June 2013
Volume 54, Issue 15
Free
ARVO Annual Meeting Abstract  |   June 2013
Inflammatory processes in branch retinal vein occlusion in mice
Author Affiliations & Notes
  • Elisa Dominguez
    Institut de la Vision - INSERM U 968, Paris, France
    UPMC UMRS 968, Paris, France
  • Sophie Cavallero
    Institut de la Vision - INSERM U 968, Paris, France
    UPMC UMRS 968, Paris, France
  • William Raoul
    Institut de la Vision - INSERM U 968, Paris, France
    UPMC UMRS 968, Paris, France
  • Sophie Lavalette
    Institut de la Vision - INSERM U 968, Paris, France
    UPMC UMRS 968, Paris, France
  • Michel Paques
    Institut de la Vision - INSERM U 968, Paris, France
    CHNO des Quinze-Vingts, Paris, France
  • Florian Sennlaub
    Institut de la Vision - INSERM U 968, Paris, France
    UPMC UMRS 968, Paris, France
  • Footnotes
    Commercial Relationships Elisa Dominguez, None; Sophie Cavallero, None; William Raoul, None; Sophie Lavalette, None; Michel Paques, MerckSerono (C), Roche (C), Sanofi (C); Florian Sennlaub, None
  • Footnotes
    Support None
Investigative Ophthalmology & Visual Science June 2013, Vol.54, 100. doi:
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    • Get Citation

      Elisa Dominguez, Sophie Cavallero, William Raoul, Sophie Lavalette, Michel Paques, Florian Sennlaub; Inflammatory processes in branch retinal vein occlusion in mice. Invest. Ophthalmol. Vis. Sci. 2013;54(15):100.

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      © ARVO (1962-2015); The Authors (2016-present)

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Abstract

Purpose: Retinal vein occlusion (RVO) is an important cause of blindness because of the subsequent microvascular remodelling that may lead to a variable combination of capillary non-perfusion and macular edema. To date, the inflammatory processes that accompany BRVO and its role in the microvascular remodelling have received little attention. Here, we analyzed the involvement of inflammation in a model of laser-induced BRVO in mice.

Methods: A complete and permanent occlusion of a retinal vein of C57Bl/6J Rj mice was obtained using 534nm laser. We followed in vivo the development of tissue changes by funduscopy, scanning laser ophthalmoscopy and optical coherence tomography. At different time points after RVO, animals were sacrificed and the expression of various genes were analyzed by real-time RT-PCR. Iba1 immunostaining was performed on the whole retina at 3 and 7 days after RVO to evaluate macrophage/microglia responses. To quantify cell proliferation, mice were intraperitoneally injected with the nucleotide analog EdU and killed at 3d and 7d after RVO.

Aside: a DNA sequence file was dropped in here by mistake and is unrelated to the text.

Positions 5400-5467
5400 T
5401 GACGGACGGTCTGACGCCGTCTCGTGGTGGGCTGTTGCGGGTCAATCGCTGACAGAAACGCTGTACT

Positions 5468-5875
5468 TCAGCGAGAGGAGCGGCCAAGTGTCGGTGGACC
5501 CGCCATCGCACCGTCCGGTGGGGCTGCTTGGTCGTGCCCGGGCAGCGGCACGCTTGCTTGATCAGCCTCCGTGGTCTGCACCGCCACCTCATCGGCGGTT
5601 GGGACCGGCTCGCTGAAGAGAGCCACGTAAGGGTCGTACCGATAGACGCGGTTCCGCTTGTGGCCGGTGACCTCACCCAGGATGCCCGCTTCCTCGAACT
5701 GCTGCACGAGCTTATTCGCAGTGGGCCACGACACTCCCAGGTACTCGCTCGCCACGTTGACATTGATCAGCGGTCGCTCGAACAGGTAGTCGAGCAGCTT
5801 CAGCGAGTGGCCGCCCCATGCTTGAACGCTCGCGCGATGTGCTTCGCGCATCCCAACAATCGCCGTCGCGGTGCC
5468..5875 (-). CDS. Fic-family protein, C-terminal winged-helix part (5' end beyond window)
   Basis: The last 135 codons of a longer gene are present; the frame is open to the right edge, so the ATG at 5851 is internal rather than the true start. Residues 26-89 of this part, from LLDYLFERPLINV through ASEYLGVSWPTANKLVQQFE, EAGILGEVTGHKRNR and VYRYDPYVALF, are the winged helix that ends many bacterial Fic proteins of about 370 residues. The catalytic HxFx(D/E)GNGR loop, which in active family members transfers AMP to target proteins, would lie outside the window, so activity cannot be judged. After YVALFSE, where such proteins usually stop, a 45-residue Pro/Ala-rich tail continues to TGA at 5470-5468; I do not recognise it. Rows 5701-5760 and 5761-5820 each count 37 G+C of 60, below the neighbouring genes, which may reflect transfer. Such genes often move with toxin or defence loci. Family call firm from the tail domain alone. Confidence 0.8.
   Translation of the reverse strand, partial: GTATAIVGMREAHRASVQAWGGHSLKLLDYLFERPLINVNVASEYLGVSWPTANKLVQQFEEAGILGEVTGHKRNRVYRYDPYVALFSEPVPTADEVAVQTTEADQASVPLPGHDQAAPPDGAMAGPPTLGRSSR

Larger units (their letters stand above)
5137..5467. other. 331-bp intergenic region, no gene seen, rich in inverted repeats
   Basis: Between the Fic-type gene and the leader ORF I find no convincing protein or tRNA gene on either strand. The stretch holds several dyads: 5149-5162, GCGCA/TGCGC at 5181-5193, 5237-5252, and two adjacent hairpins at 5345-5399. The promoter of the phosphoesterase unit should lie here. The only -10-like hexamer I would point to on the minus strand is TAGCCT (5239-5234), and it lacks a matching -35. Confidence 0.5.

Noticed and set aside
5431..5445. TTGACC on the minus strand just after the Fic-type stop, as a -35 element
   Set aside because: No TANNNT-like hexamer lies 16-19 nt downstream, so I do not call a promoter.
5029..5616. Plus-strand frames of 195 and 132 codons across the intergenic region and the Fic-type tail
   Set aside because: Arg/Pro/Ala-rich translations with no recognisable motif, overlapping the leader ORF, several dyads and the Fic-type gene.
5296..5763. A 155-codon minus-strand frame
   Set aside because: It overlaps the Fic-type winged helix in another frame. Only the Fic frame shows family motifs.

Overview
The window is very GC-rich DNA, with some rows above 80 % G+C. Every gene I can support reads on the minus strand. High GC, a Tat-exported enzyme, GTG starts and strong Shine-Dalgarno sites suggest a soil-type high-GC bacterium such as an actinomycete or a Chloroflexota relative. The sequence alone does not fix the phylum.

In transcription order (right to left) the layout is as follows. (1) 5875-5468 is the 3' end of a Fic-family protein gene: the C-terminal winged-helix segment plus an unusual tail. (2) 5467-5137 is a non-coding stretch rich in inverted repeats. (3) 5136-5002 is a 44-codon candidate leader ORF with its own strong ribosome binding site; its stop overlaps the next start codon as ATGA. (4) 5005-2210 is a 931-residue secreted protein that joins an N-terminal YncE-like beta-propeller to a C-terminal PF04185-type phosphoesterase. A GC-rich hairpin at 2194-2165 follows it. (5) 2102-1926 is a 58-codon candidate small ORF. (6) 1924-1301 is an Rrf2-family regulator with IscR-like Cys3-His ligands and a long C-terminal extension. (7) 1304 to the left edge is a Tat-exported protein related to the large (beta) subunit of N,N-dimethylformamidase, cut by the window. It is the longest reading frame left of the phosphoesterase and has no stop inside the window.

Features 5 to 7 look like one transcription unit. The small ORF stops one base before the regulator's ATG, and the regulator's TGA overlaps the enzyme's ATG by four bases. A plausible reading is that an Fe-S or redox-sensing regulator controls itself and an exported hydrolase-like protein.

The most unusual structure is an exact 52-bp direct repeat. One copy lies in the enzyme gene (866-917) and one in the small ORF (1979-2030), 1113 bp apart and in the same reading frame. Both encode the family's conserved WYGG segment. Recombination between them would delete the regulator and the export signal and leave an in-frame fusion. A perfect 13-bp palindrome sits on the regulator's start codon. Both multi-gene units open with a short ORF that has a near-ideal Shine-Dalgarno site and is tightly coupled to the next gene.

Results: Permanent occlusion of a retinal vein was obtained in all treated eyes with minimal damage to surrounding tissue. Subsequently, dilation of the affected vein was observed. Few retinal hemorrhages were observed at 24h which slightly increased at day 3. Retinal mRNA expression of the chemokine CCL2 significantly increased 4h after RVO. The macrophage/microglia markers F4/80 and cd11b increased at 3 days. Macrophage/microglia recruitment was confirmed at 3d by increased Iba1 positive cells throughout the area of the occluded vein and persisted at 7d after RVO. Iba1-positive perivascular macrophages were also more numerous around occluded veins up to the periphery than intact veins in the same eye or in control eyes. The macrophage/microglia response was still increased at 7d after RVO but at lower levels. Seven days after RVO, proliferation occurred mainly in endothelial cells of capillaries upstream of the occluded vein.

Conclusions: Our data shows that BRVO induces CCL2 expression and perivascular and retinal macrophage recruitement concomittantly with retinal hemorraghe and endothelial cell proliferation distal to the laser site. The BRVO mouse model will allow us to study the role of inflammatory processes in vascular leakage and endothelial cell proliferation.

Keywords: 749 vascular occlusion/vascular occlusive disease • 557 inflammation • 688 retina  
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